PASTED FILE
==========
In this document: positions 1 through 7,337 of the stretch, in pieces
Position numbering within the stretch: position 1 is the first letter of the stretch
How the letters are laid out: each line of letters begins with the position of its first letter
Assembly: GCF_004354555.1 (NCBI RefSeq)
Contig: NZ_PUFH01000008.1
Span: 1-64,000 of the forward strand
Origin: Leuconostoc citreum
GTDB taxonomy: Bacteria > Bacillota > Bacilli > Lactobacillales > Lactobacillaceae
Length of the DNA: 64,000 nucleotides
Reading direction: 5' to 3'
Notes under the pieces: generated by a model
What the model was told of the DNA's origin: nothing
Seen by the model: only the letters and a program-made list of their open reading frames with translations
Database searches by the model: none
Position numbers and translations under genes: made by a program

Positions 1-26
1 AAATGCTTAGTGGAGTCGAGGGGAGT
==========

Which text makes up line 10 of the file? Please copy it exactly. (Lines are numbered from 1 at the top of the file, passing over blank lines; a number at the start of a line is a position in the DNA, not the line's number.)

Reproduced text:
Reading direction: 5' to 3'